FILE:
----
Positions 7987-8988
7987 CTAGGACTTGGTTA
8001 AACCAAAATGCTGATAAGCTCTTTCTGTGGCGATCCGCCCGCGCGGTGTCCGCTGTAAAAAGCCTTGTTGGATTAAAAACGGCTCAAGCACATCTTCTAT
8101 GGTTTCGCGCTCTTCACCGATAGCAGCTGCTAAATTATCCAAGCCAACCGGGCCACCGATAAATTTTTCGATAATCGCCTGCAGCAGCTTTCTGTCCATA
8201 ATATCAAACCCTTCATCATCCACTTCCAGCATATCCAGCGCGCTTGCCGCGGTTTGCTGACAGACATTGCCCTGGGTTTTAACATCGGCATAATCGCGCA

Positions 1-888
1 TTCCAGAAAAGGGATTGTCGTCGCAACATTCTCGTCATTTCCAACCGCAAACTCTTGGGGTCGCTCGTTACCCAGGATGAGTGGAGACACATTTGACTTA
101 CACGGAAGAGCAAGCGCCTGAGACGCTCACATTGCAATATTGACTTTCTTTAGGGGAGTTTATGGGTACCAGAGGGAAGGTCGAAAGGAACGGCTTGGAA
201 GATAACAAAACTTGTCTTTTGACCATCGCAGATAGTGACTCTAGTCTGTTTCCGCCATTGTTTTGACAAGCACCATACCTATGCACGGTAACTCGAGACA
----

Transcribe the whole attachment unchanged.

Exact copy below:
Positions 7987-8988
7987 CTAGGACTTGGTTA
8001 AACCAAAATGCTGATAAGCTCTTTCTGTGGCGATCCGCCCGCGCGGTGTCCGCTGTAAAAAGCCTTGTTGGATTAAAAACGGCTCAAGCACATCTTCTAT
8101 GGTTTCGCGCTCTTCACCGATAGCAGCTGCTAAATTATCCAAGCCAACCGGGCCACCGATAAATTTTTCGATAATCGCCTGCAGCAGCTTTCTGTCCATA
8201 ATATCAAACCCTTCATCATCCACTTCCAGCATATCCAGCGCGCTTGCCGCGGTTTGCTGACAGACATTGCCCTGGGTTTTAACATCGGCATAATCGCGCA

Positions 1-888
1 TTCCAGAAAAGGGATTGTCGTCGCAACATTCTCGTCATTTCCAACCGCAAACTCTTGGGGTCGCTCGTTACCCAGGATGAGTGGAGACACATTTGACTTA
101 CACGGAAGAGCAAGCGCCTGAGACGCTCACATTGCAATATTGACTTTCTTTAGGGGAGTTTATGGGTACCAGAGGGAAGGTCGAAAGGAACGGCTTGGAA
201 GATAACAAAACTTGTCTTTTGACCATCGCAGATAGTGACTCTAGTCTGTTTCCGCCATTGTTTTGACAAGCACCATACCTATGCACGGTAACTCGAGACA